Figure 5.
 
Patient-averaged RMS errors of SITA Standard and SITA Fast compared with those of the Full Threshold strategy.
Figure 6.
 
Average pointwise RMS errors against average sensitivity for SITA Standard, SITA Fast, and the Full Threshold strategy. Threshold data were binned in intervals of 5 dB, and data points were horizontally staggered for improved visibility. Error bars, SEM.
Figure 6.
 
Average pointwise RMS errors against average sensitivity for SITA Standard, SITA Fast, and the Full Threshold strategy. Threshold data were binned in intervals of 5 dB, and data points were horizontally staggered for improved visibility. Error bars, SEM.
Figure 7.
 
Retest limits of SITA Standard (a) and SITA Fast (b). Thin vertical lines indicate the 90% retest intervals (5th and 95th percentiles of retest values); vertical bars indicate the interquartile ranges. The 90% retest limits of the Full Threshold strategy (solid lines) are shown for comparison.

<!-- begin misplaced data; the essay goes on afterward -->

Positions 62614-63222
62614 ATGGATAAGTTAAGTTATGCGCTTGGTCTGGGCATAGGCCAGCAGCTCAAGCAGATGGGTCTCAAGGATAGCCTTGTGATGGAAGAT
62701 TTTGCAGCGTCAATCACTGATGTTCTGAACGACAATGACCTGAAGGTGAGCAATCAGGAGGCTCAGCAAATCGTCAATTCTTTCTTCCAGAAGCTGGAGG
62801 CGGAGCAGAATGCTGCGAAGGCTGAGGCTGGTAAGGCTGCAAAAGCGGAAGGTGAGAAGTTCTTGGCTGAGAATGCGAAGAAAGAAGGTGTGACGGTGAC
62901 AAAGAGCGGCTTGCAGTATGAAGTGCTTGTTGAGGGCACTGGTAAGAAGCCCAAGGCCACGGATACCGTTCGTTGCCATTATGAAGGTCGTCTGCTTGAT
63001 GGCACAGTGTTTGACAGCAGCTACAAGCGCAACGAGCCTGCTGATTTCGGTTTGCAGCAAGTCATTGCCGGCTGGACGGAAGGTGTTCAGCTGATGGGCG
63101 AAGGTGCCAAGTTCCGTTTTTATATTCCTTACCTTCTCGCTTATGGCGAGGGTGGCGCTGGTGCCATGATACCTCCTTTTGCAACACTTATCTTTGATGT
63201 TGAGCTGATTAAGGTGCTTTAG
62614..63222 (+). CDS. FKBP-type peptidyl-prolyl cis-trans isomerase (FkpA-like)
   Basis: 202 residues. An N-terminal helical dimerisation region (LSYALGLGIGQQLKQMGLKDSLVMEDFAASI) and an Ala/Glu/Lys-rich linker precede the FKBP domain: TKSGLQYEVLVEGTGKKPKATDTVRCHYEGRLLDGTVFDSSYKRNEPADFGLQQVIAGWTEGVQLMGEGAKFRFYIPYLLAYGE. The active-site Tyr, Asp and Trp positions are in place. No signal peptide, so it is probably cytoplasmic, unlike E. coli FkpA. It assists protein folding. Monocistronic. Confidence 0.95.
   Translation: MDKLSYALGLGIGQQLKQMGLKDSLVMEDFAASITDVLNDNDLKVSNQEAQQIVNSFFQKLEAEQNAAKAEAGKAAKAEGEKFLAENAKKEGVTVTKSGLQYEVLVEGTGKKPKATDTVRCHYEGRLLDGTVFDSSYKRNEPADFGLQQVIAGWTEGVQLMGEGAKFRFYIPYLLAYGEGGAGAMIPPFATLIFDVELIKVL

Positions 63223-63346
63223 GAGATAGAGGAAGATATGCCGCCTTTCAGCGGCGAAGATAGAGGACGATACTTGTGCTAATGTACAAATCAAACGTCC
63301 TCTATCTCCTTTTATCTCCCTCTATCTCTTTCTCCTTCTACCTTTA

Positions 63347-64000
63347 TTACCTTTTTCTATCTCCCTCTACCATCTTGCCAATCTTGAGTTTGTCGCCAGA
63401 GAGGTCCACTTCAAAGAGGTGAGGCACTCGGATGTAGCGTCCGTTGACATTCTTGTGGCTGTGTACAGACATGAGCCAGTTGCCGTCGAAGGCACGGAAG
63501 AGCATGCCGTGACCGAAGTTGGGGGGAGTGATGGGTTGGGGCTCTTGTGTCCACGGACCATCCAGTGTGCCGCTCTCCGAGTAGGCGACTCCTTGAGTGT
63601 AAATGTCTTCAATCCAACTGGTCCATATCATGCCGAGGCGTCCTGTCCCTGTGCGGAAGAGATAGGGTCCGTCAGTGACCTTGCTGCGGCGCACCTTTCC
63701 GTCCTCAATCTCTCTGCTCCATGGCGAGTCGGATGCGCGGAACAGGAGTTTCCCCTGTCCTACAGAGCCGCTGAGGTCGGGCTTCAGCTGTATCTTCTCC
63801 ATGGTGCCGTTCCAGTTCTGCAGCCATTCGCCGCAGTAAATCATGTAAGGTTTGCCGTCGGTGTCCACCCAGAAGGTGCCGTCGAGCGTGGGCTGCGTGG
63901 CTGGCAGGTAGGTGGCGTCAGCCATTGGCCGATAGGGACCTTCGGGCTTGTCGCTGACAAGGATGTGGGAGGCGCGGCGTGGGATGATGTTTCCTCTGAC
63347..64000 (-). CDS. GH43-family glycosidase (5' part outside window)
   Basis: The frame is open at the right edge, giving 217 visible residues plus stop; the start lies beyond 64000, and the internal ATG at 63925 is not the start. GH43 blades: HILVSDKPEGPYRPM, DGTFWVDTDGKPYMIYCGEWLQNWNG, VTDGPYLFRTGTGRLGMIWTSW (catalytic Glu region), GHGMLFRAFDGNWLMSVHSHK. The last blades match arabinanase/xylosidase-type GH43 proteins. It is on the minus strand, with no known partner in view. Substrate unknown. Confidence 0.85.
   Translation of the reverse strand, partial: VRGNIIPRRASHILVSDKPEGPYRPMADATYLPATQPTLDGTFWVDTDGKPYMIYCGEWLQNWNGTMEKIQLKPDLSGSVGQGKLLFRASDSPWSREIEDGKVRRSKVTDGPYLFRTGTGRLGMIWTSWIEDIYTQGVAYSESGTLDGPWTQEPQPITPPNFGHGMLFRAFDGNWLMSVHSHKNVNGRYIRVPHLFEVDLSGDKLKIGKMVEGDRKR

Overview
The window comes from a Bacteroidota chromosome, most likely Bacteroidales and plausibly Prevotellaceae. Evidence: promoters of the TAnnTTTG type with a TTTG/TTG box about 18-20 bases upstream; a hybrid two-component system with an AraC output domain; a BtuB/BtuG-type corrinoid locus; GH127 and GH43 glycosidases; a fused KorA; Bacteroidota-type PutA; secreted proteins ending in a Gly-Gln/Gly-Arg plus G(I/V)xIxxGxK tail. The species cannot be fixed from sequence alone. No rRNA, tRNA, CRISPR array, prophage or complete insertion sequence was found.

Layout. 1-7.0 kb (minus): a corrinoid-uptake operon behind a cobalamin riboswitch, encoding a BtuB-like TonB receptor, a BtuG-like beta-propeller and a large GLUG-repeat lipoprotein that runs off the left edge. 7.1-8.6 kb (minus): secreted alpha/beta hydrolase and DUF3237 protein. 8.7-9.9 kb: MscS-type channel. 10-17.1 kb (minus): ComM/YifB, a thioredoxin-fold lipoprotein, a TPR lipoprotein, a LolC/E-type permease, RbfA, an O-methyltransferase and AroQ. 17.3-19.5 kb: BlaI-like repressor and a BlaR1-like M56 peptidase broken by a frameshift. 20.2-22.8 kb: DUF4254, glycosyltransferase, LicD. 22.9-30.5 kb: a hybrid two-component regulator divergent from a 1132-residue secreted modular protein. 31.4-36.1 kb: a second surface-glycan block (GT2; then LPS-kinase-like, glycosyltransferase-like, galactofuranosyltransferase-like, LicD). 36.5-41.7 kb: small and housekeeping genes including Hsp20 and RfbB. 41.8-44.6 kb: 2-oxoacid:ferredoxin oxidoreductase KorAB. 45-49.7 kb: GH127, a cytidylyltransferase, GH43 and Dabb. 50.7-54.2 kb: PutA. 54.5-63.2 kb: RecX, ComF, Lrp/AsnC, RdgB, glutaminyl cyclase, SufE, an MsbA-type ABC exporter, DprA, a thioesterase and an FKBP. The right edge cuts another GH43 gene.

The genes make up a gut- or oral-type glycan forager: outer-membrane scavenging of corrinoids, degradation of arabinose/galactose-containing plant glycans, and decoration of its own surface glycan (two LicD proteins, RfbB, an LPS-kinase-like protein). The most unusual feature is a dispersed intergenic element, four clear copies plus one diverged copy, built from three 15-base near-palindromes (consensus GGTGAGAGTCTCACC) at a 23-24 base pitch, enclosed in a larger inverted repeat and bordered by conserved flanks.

Figure 7.
 
Retest limits of SITA Standard (a) and SITA Fast (b). Thin vertical lines indicate the 90% retest intervals (5th and 95th percentiles of retest values); vertical bars indicate the interquartile ranges. The 90% retest limits of the Full Threshold strategy (solid lines) are shown for comparison.
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Figure 1.
 
Scattergram of MD versus corrected PSD (CPSD) with the first Full Threshold test, illustrating the distribution of visual field loss in the sample of 49 patients.
Figure 1.
 
Scattergram of MD versus corrected PSD (CPSD) with the first Full Threshold test, illustrating the distribution of visual field loss in the sample of 49 patients.
Figure 2.
 
MS of each of the three strategies at each of the four sessions. Error bar, SEM.
Figure 2.
 
MS of each of the three strategies at each of the four sessions. Error bar, SEM.
Figure 3.